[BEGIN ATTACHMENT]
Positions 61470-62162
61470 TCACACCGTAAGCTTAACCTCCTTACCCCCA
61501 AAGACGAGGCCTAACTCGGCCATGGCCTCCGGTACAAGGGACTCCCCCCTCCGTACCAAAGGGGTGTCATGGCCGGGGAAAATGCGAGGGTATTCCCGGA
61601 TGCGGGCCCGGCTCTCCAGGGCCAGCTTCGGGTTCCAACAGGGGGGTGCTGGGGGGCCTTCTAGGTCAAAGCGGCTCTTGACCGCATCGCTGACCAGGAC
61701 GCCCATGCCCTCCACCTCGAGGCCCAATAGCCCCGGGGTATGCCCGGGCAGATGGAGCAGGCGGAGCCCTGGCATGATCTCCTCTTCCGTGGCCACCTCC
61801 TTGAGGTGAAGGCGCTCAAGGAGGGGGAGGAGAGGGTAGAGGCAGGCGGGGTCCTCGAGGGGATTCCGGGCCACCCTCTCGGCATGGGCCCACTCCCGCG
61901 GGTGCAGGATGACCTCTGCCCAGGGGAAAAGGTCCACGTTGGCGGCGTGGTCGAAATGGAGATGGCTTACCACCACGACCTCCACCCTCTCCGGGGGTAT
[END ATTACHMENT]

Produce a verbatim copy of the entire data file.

Positions 61470-62162
61470 TCACACCGTAAGCTTAACCTCCTTACCCCCA
61501 AAGACGAGGCCTAACTCGGCCATGGCCTCCGGTACAAGGGACTCCCCCCTCCGTACCAAAGGGGTGTCATGGCCGGGGAAAATGCGAGGGTATTCCCGGA
61601 TGCGGGCCCGGCTCTCCAGGGCCAGCTTCGGGTTCCAACAGGGGGGTGCTGGGGGGCCTTCTAGGTCAAAGCGGCTCTTGACCGCATCGCTGACCAGGAC
61701 GCCCATGCCCTCCACCTCGAGGCCCAATAGCCCCGGGGTATGCCCGGGCAGATGGAGCAGGCGGAGCCCTGGCATGATCTCCTCTTCCGTGGCCACCTCC
61801 TTGAGGTGAAGGCGCTCAAGGAGGGGGAGGAGAGGGTAGAGGCAGGCGGGGTCCTCGAGGGGATTCCGGGCCACCCTCTCGGCATGGGCCCACTCCCGCG
61901 GGTGCAGGATGACCTCTGCCCAGGGGAAAAGGTCCACGTTGGCGGCGTGGTCGAAATGGAGATGGCTTACCACCACGACCTCCACCCTCTCCGGGGGTAT